Outside the museum, the American Immigrant Wall of Honor is a wall where family members commemorate the names of their relatives by having names inscribed on a panel. My grandfather’s name is inscribed there, which we had hoped to see. Since we saw our ferry arriving in the distance, unfortunately we had to leave before seeing it.
The Statue of Liberty
Our ferry pulled closer to the Statue of Liberty. The passengers around us exclaimed in excitement and they began photographing their loved ones in front of it. A brunette toddler wearing a fashionable red jacket smiled for her mother. Older couples embraced.
Seeing the statue in the distance reminded me of a moment in my childhood when I had marveled over seeing this view for the first time. Now, my childhood memory engulfed me again, but there was a new moment that had an impact on me. As my child saw it for the first time, I could see from her wide-eyed grin that it was unforgettable to her.
She wondered why the flame of the statue was gold, which we found out the answer to during our visit to the museum. The armature of the flame is on display along with old photos of it and descriptions of how it was built.
I would highly recommend watching the video at the museum. It explained that the statue was a symbol of having freedom within the constructs of law and equality. The kid-friendly explanation made the experience more meaningful.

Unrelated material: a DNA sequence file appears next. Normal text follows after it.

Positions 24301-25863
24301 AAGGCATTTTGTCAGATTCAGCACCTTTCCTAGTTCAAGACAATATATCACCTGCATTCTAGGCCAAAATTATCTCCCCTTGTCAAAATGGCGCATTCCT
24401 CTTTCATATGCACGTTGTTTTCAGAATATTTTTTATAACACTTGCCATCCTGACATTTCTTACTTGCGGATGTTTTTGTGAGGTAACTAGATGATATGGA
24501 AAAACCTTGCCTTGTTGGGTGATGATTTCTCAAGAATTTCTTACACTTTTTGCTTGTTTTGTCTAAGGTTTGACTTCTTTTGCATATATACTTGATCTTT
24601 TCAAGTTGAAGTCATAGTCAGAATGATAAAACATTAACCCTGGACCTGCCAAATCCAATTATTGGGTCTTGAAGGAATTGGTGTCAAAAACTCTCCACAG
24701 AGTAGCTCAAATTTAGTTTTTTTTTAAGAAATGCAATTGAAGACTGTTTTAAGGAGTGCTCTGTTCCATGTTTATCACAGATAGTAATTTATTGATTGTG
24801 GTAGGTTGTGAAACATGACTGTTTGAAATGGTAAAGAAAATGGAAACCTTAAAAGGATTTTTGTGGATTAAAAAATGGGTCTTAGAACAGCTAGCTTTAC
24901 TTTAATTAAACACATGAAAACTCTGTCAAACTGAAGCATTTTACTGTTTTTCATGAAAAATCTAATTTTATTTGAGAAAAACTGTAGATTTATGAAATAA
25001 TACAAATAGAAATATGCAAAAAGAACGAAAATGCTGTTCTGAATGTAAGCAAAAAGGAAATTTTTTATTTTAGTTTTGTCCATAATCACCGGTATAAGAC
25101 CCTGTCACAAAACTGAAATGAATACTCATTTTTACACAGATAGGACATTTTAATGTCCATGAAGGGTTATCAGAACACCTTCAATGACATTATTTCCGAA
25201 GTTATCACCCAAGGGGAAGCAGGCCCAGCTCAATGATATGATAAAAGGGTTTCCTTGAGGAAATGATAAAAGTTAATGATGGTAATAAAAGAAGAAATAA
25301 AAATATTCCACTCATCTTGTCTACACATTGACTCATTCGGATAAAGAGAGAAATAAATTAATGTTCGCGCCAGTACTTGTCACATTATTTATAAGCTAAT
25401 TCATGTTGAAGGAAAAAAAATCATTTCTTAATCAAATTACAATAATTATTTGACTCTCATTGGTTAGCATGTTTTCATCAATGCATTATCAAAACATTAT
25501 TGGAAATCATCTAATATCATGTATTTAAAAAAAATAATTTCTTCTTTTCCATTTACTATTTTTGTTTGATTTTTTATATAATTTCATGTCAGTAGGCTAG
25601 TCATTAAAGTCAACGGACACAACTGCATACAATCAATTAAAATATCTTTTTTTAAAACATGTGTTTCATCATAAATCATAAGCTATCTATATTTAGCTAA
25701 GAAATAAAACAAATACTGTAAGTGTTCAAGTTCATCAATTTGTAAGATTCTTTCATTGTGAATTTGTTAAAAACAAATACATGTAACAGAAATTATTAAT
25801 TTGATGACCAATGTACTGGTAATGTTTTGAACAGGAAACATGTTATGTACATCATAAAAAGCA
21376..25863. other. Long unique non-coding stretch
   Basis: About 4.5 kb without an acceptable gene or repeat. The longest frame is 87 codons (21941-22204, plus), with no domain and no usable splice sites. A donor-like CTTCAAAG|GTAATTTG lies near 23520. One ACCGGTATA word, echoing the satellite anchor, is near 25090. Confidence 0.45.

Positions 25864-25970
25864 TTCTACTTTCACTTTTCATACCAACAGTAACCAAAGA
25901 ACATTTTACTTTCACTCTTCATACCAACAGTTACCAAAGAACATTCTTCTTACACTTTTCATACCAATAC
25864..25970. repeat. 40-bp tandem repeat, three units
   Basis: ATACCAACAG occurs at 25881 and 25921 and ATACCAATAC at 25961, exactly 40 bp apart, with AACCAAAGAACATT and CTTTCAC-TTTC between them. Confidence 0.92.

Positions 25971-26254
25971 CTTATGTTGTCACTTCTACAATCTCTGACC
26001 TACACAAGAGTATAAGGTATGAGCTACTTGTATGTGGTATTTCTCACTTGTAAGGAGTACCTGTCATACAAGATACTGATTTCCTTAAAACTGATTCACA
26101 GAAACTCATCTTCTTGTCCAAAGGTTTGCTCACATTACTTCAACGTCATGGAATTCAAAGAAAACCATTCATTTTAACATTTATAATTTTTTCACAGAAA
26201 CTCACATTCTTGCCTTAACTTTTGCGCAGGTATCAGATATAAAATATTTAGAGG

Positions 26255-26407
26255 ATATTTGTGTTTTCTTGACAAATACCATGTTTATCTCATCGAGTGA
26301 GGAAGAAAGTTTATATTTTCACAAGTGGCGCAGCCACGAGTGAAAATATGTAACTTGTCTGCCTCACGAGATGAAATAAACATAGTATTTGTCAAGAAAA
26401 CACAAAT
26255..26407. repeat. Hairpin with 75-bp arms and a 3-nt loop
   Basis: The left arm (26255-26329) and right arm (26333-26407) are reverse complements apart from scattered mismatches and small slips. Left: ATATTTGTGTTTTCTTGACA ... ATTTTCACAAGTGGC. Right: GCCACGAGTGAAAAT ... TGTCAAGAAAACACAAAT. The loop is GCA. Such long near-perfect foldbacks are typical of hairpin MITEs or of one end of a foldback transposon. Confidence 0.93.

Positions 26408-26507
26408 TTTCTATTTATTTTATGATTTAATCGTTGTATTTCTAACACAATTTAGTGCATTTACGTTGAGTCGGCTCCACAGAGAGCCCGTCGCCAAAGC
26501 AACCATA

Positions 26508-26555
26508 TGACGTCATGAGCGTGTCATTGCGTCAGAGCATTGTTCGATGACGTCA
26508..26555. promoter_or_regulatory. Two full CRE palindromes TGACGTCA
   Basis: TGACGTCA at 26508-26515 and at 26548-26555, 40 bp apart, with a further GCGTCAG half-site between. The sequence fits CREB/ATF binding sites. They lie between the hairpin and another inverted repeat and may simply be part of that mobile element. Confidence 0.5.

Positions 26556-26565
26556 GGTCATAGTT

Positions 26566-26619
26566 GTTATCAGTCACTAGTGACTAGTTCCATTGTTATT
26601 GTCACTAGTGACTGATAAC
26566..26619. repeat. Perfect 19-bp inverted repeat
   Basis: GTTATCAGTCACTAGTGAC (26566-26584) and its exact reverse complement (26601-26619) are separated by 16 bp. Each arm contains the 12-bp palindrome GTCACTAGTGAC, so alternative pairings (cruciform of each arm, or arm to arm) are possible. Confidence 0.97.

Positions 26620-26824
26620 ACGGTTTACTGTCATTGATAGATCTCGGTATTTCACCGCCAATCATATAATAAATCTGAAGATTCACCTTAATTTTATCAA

I liked that the museum had interactive displays, like the life-size face that guests are allowed to touch. At another interactive display, we took a selfie that was then transferred to a wall where all the photos became one giant mural.
Our ferry started to pull back in to Liberty State Park, but its arrival to the shore of New Jersey was momentarily thwarted by an unknown problem. The captain came on over the intercom to let us know without much detail that the boat was unable to pull up to the dock. We waited for several moments with as my phone’s battery went from 14% to 7%. I imagined what might happen if the boat was stalled for an hour or more. Perhaps it could be a sign that we should stay in Manhattan for the night. I resigned myself to the inevitable possibility that we might have to get a hotel on Times Square and go shopping in the morning.
Suddenly, the ferry lurched forward as the sun was setting above us. At 5 pm, it had been only 12 hours since we had awoken, and we had accomplished a tremendous amount of learning and exploring. Fueled by caffeine from Starbucks for me and a decaf for her, we journeyed home, stopping along the way for more tolls. We arrived to our house by 8 pm with Statue of Liberty pens, NYC snow globes, and Santa hats as souvenirs, and the next morning we enjoyed sharing a delicious leftover pancake with our loving family.
A week later, the payback for taking one sibling to see New York City was that the other insisted on being my exclusive date to see the screening of Frozen 2, which you can read about here.